Writing a Book vs Writing Nonfiction for Journals

A quick Amazon search on the phrase "writing nonfiction" turned up no less than 1500 titles. The shocking top seller is the 5th edition of the "Publication Manual of the American Psychological Association" which I assume must be a common textbook to be ranked 13th at Amazon in early September. A better known title is the 25th anniversary edition of "On Writing Well" by William Zinsser. Dan Poynter has written a number of books about writing, including, " Writing Nonfiction: Turning Thoughts into Books." I must confess I've never read any books about writing (can you tell?) and I listed the title count above just to make a point. Out in the "real world" professionals have rediscovered that writing is the most effective way to transmit ideas longer than a sound bite, and writing nonfiction is a critical skill for career advancement in many professions.

The difference between writing nonfiction articles for academic or professional publications and writing a book for a general audience is profound. It's not, like some academics think, simply a matter of eliminating footnotes, or even worse, moving them from the bottom of the page to an appendix. Nor is it about "making page count" by gathering together a dozen or two previously published articles and giving the collection a sexy title. So much nonfiction written for academic or professional journals is essentially a 5,000 word, five point defense of a single derivative idea. "Here's what other people have said, here's what I said in the past, here's what I'm saying now, here's what you're probably going to say about what I said, and here's what I'm going to say in response." It's not good writing, it's not interesting writing, and nobody would read it at all if they weren't getting paid to do so.

To start with, writing a book requires an idea beyond a criticism of what somebody else has said. Not to pick on academics, but it's not a question of simply expanding a 5,000 word critique into a 50,000 word critique. It doesn't need to be a BIG idea, some of the bestselling small press nonfiction is about very small ideas, niches, for which there is limited competition. Almost any nonfiction subject you can write about can be narrowed to a small enough niche where you won't have any competition when you publish, it just a question of whether or not you'll be left with a large enough audience to make a living.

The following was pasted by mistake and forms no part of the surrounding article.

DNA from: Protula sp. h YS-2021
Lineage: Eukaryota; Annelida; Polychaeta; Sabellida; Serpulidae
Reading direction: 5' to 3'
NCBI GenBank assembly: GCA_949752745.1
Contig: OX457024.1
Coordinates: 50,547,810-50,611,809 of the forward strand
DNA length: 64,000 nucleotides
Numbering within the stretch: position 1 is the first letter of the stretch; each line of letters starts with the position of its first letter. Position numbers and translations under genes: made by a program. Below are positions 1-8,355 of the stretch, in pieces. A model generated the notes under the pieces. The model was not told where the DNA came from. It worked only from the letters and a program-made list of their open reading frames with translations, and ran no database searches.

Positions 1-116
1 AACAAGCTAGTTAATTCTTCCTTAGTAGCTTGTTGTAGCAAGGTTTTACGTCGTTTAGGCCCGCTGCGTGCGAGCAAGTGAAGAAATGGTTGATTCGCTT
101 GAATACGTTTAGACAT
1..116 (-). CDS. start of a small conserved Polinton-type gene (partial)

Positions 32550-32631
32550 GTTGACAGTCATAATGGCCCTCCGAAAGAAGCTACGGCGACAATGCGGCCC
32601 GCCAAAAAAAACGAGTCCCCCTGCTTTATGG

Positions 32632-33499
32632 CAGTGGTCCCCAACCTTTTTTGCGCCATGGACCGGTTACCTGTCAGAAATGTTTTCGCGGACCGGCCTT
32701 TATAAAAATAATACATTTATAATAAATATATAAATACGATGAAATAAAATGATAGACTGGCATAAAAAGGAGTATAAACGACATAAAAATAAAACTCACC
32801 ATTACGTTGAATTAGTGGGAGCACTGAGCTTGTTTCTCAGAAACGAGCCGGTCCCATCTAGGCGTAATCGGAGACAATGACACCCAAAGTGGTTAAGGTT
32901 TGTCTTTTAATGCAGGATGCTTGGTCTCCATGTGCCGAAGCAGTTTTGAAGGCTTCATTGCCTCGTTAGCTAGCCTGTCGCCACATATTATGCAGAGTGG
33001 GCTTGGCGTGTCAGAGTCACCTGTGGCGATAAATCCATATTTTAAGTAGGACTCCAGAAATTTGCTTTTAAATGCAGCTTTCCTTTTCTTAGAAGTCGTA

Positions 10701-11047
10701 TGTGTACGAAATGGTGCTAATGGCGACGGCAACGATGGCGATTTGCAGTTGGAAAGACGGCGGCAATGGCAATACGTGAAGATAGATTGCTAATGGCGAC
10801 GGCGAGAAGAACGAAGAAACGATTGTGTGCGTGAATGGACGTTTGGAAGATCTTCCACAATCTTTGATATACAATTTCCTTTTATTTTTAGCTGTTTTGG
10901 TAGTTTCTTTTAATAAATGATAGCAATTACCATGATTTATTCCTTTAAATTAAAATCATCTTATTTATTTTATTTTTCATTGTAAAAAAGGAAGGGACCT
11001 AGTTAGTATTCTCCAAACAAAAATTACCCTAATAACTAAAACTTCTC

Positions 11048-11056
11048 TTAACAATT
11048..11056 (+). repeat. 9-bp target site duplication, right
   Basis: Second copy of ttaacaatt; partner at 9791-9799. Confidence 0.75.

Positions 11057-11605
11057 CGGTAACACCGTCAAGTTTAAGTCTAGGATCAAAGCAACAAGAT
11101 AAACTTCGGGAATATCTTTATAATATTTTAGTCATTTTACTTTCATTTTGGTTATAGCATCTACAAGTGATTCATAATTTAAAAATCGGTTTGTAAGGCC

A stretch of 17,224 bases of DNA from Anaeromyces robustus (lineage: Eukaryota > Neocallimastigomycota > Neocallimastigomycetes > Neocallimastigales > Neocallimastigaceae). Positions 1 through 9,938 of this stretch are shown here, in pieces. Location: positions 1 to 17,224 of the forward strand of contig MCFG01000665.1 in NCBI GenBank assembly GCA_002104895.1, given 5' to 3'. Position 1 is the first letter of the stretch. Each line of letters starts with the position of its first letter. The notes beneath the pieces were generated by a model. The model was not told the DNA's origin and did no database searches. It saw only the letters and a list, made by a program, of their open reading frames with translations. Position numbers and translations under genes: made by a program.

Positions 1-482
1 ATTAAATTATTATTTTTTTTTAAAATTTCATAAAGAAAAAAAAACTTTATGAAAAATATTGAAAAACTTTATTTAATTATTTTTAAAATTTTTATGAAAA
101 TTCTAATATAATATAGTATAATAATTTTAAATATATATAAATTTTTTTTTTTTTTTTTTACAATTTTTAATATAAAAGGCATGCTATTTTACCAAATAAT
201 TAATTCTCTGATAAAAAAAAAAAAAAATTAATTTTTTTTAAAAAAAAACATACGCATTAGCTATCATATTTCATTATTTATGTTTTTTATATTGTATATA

Next, writing a nonfiction book requires the ability to write nonfiction. This means you either have to know enough about a subject to write a book, or you have to know how to research a subject sufficiently to write a journalistic style book. I'm not talking about writing skill here, I'm talking about knowledge of and experience in the subject. Otherwise, you might believe you're writing a nonfiction book, but a knowledgeable person reading it would recognize it as bad fiction. There's a lot of really bad fiction written under the guise of nonfiction, generally for a profit motive. Do everybody a favor and write what you know. You'll come out better in the end than if you just pick a hot topic to write about.

Most importantly, writing a nonfiction book for profit requires an audience. Some authors figure the only way to determine if there's an audience is to write the book and find out, but that's just silly for two reasons. First, it's extremely easy these days to do market research on comparable titles, and there are always comparable titles, even if the exact subject is unique. Secondly, the proof is not in the pudding. You might write a book that actually has an audience and fail miserably because you don't do a good job marketing the book or getting it into distribution. So, if your career is going along fine and your mother never quite gets around to reading that annual journal article you send her, don't quit your day job.

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